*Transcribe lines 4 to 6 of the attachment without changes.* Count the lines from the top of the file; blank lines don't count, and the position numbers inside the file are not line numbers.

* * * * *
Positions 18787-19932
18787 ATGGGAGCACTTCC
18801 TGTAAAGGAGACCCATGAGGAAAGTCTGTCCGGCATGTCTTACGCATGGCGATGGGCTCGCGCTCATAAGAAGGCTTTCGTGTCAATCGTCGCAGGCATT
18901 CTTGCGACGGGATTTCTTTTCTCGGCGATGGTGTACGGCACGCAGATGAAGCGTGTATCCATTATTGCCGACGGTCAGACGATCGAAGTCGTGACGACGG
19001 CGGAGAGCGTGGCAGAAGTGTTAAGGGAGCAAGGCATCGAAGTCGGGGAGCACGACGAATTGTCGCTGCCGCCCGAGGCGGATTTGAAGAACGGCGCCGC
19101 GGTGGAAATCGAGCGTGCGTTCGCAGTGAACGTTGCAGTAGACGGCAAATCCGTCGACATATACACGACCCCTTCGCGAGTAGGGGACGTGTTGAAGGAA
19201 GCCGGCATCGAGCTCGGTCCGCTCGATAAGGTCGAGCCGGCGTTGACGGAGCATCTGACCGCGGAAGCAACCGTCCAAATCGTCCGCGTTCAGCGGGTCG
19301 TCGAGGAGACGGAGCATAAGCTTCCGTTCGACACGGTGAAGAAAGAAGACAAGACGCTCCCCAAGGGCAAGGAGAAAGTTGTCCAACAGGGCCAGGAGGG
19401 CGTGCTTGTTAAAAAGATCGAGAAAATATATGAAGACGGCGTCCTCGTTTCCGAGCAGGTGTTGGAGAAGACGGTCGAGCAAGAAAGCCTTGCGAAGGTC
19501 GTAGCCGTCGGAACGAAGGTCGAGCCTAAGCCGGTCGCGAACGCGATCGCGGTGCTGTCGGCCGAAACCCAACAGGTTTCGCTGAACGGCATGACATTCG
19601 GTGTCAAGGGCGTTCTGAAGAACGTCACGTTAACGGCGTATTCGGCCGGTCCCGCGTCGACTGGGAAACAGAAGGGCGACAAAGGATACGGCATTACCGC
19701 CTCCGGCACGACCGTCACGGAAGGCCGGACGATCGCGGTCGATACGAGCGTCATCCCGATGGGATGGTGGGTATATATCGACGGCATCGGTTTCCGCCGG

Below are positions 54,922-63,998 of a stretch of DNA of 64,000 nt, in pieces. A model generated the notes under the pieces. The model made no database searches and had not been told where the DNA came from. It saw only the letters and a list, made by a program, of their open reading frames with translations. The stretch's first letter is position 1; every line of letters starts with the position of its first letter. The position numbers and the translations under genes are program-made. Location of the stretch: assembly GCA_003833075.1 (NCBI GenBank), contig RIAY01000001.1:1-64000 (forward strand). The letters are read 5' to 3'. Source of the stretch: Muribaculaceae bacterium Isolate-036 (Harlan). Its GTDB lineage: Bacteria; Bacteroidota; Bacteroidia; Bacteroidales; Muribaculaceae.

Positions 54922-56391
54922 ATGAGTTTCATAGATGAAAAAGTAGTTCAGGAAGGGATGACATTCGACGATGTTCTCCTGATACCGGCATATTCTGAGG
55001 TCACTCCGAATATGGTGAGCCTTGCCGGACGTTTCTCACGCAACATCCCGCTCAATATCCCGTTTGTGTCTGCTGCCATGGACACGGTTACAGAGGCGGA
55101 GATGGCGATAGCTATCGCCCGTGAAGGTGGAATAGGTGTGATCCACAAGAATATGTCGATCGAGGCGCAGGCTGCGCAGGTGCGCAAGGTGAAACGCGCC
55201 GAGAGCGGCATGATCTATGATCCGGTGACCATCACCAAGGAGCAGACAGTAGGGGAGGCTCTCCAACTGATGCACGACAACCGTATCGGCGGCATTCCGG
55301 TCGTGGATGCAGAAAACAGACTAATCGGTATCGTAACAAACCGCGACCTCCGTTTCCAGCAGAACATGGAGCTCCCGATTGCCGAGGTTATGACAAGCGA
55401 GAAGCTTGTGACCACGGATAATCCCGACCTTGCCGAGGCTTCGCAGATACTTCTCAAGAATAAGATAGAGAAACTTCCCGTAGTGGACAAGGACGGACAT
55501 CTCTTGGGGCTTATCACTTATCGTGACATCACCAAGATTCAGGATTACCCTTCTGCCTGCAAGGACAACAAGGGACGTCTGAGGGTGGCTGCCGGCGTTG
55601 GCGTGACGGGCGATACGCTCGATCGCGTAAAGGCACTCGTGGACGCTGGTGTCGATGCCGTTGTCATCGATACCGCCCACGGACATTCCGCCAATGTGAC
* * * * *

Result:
18901 CTTGCGACGGGATTTCTTTTCTCGGCGATGGTGTACGGCACGCAGATGAAGCGTGTATCCATTATTGCCGACGGTCAGACGATCGAAGTCGTGACGACGG
19001 CGGAGAGCGTGGCAGAAGTGTTAAGGGAGCAAGGCATCGAAGTCGGGGAGCACGACGAATTGTCGCTGCCGCCCGAGGCGGATTTGAAGAACGGCGCCGC
19101 GGTGGAAATCGAGCGTGCGTTCGCAGTGAACGTTGCAGTAGACGGCAAATCCGTCGACATATACACGACCCCTTCGCGAGTAGGGGACGTGTTGAAGGAA